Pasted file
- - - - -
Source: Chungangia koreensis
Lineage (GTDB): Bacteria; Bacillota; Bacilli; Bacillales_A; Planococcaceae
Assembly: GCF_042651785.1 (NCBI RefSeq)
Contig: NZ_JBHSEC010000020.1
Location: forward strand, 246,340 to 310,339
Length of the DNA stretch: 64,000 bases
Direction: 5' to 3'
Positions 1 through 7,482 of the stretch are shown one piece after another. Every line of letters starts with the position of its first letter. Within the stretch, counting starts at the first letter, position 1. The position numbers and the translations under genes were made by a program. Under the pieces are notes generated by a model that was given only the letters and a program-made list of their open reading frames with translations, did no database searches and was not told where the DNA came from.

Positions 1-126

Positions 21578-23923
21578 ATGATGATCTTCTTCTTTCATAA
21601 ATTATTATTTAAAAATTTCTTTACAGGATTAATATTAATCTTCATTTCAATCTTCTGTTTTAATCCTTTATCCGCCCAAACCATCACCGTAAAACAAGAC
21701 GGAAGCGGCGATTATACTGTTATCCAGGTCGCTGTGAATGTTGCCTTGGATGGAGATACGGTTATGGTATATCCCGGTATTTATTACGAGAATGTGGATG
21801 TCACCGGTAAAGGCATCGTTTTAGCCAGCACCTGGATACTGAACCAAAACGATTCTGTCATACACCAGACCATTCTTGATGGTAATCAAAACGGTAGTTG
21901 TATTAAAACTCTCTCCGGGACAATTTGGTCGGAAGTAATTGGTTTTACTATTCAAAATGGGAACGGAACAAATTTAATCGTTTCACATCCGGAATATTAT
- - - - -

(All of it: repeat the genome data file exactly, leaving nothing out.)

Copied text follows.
Source: Chungangia koreensis
Lineage (GTDB): Bacteria; Bacillota; Bacilli; Bacillales_A; Planococcaceae
Assembly: GCF_042651785.1 (NCBI RefSeq)
Contig: NZ_JBHSEC010000020.1
Location: forward strand, 246,340 to 310,339
Length of the DNA stretch: 64,000 bases
Direction: 5' to 3'
Positions 1 through 7,482 of the stretch are shown one piece after another. Every line of letters starts with the position of its first letter. Within the stretch, counting starts at the first letter, position 1. The position numbers and the translations under genes were made by a program. Under the pieces are notes generated by a model that was given only the letters and a program-made list of their open reading frames with translations, did no database searches and was not told where the DNA came from.

Positions 1-126

Positions 21578-23923
21578 ATGATGATCTTCTTCTTTCATAA
21601 ATTATTATTTAAAAATTTCTTTACAGGATTAATATTAATCTTCATTTCAATCTTCTGTTTTAATCCTTTATCCGCCCAAACCATCACCGTAAAACAAGAC
21701 GGAAGCGGCGATTATACTGTTATCCAGGTCGCTGTGAATGTTGCCTTGGATGGAGATACGGTTATGGTATATCCCGGTATTTATTACGAGAATGTGGATG
21801 TCACCGGTAAAGGCATCGTTTTAGCCAGCACCTGGATACTGAACCAAAACGATTCTGTCATACACCAGACCATTCTTGATGGTAATCAAAACGGTAGTTG
21901 TATTAAAACTCTCTCCGGGACAATTTGGTCGGAAGTAATTGGTTTTACTATTCAAAATGGGAACGGAACAAATTTAATCGTTTCACATCCGGAATATTAT